Read Before Providence 12: Speculations on the End of an Era

Providence 12 Dreamscape variant cover – art by Jacen Burrows

Next week, March 29, 2017 (update: looks like it may be the week after: April 5), Providence #12 will be available. After Moore and Burrows’ The Courtyard, Neonomicon, and Providence it feels a bit like the end of an era. Moore’s text version of The Courtyard first saw print in 1994. Lovecraftian elements appeared in several of Moore’s The League of Extraordinary Gentlemen stories. 2010 saw The Courtyard‘s future spun into four issues of Neonomicon. Then, from 2015-2017, Neonomicon‘s world stretched into so-far-eleven prequel issues of Providence. Alan Moore has hinted that he also has another brief Lovecraftian comic coming in the near future.

For Providence issues two through ten, Facts in the Case would preview what our contributors expected was coming next, and especially what Lovecraft stories appeared very likely to form the basis of each issue.

Providence 12 Women of HPL variant cover. Art by Jacen Burrows

For issue 12 the upcoming themes are not so clear.

In many ways, Providence #11 completed the circle: Black’s journey – and Providence itself – returned to the point where it began in issue #1, and then skips forward to pick up where Neonomicon left off when it ended. While we’ve been treating Providence as a kind of prequel, there have been hints all along that this wasn’t quite the case.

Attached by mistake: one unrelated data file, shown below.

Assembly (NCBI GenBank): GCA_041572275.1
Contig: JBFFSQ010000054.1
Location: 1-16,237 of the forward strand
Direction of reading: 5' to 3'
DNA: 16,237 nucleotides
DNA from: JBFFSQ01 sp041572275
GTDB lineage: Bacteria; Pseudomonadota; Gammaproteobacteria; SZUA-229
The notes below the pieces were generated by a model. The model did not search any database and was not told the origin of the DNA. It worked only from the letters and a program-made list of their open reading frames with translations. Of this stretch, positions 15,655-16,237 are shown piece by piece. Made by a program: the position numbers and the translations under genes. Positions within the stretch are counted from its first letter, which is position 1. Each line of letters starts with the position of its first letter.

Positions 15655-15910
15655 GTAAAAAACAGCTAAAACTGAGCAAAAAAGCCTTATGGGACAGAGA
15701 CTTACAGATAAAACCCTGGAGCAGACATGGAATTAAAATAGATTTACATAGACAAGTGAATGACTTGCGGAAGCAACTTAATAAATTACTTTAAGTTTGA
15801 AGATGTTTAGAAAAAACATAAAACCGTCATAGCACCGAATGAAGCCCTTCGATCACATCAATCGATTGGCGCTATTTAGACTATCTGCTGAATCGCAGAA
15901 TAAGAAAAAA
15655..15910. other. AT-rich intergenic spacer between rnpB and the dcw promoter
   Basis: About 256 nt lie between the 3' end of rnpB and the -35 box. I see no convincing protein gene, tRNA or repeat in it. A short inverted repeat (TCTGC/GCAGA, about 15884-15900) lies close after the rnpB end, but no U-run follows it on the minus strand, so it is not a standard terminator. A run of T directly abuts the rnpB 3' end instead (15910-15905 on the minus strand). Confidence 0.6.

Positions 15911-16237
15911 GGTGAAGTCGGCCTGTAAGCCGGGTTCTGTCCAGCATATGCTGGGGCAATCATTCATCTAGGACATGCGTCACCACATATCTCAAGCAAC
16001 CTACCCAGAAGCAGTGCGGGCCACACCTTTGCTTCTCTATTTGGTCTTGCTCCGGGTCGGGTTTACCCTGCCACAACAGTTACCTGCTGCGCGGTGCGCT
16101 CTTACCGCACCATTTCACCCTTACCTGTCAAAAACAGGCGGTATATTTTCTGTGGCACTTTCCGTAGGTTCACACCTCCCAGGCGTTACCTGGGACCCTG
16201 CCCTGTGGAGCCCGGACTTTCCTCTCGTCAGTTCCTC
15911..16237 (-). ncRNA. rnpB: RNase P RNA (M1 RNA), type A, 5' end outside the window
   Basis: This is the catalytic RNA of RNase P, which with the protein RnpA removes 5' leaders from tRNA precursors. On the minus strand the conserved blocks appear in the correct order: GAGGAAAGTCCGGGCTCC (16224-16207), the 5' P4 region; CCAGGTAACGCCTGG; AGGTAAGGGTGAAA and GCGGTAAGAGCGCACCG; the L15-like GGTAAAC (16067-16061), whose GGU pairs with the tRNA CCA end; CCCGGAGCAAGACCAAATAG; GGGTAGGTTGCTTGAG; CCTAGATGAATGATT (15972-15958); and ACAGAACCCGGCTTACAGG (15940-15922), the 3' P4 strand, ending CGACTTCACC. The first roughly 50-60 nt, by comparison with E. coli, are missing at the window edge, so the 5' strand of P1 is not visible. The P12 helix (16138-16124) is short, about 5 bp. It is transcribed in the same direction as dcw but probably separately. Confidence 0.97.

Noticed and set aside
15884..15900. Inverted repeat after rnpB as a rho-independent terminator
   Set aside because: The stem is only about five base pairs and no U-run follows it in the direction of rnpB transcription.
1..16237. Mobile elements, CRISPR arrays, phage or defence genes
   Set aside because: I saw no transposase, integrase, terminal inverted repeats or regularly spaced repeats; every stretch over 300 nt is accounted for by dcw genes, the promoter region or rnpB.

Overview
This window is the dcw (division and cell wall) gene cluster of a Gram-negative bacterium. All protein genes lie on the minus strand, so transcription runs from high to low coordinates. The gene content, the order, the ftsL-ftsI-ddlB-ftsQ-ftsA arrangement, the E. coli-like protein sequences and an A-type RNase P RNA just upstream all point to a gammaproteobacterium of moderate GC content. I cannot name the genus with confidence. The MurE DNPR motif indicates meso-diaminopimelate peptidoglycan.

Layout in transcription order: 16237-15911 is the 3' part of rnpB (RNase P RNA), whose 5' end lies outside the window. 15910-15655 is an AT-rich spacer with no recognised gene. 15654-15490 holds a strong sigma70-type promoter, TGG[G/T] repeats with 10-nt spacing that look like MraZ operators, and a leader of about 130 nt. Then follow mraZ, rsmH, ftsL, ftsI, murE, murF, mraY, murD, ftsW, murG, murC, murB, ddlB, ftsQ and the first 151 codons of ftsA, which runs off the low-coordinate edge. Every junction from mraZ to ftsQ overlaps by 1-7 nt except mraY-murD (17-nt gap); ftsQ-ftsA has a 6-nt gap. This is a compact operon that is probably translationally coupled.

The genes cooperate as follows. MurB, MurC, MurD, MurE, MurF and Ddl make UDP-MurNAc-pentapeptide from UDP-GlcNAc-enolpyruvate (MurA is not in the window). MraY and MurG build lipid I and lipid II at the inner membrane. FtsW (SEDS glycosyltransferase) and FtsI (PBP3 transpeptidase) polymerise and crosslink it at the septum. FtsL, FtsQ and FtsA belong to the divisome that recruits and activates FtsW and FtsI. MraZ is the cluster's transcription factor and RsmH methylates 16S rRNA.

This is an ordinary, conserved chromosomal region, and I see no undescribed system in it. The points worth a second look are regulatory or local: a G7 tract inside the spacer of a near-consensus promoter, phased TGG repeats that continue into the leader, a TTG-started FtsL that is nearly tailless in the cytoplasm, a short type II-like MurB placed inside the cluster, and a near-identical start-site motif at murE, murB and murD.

As Sax, Brears, Perlman and Barstow – all characters from The Courtyard and/or Neonomicon, have popped up toward the end of Providence #11, it probably makes sense to go back and read through The Courtyard, Neonomicon, and Providence to see where we are heading. A very pregnant Brears appears on the Women of HPL variant cover for issue 12.

This post will feature some speculation on what might be ahead – and invite readers to comment on how Providence might end up. 

Speculation:

The End of the World? It is not too helpful to expect that regular or variant cover images take place during each issue. (Covers are done well in advance, and often are a riff on a character or theme, not necessarily a definite event taking place inside.) Nonetheless, issue 12’s Dreamscape cover features Cthulhu wreaking some sort of fungal destruction on a present-day (interestingly apparently un-domed) New York City. Cthulhu’s arrival may mean the end of the world. But then again, Moore has ended the world before and it turned out okay. In Moore’s Promethea the protagonist ended the world, and then things quickly came back a little better and brighter. In Moore’s Swamp Thing cataclysmic forces of light and darkness clashed, and the seemingly-doomed earth persisted more-or-less as before.

The Black Man? Though readers apparently saw him commit suicide in Providence #11, it is difficult to imagine that Robert Black will not feature prominently in Providence #12. Given that Black’s dreams forsee (or perhaps “herald”) the future, perhaps the events of issues 11 and 12 are somehow seen through Black’s eyes? Perhaps the roles of the Herald (Black) and the Redeemer (Lovecraft) span across time, in some sort of Moore time-as-an-eternal-solid way.

The Commonplace Book? The one hint we did get at the end of issue #11 was that Barstow thinks Black’s commonplace book may be the key to whatever is happening, or possibly how to end it. The most obvious element might be the Aklo cipher that Black copied, but could there be something else in the book that we missed, some insight that Black unwittingly wrote down which prevents – or causes – whatever happens in issue 12?

Forshadowing? Certain earlier scenes appear to foreshadow later developments. One example that seemed like foreshadowing but hasn’t yet resurfaced are the panels in Providence #5 where Black and Massey are climbing the stairs, and apparently someone or something is looking in at them. Are there unresolved threads that readers have spotted that might be resolved in issue 12?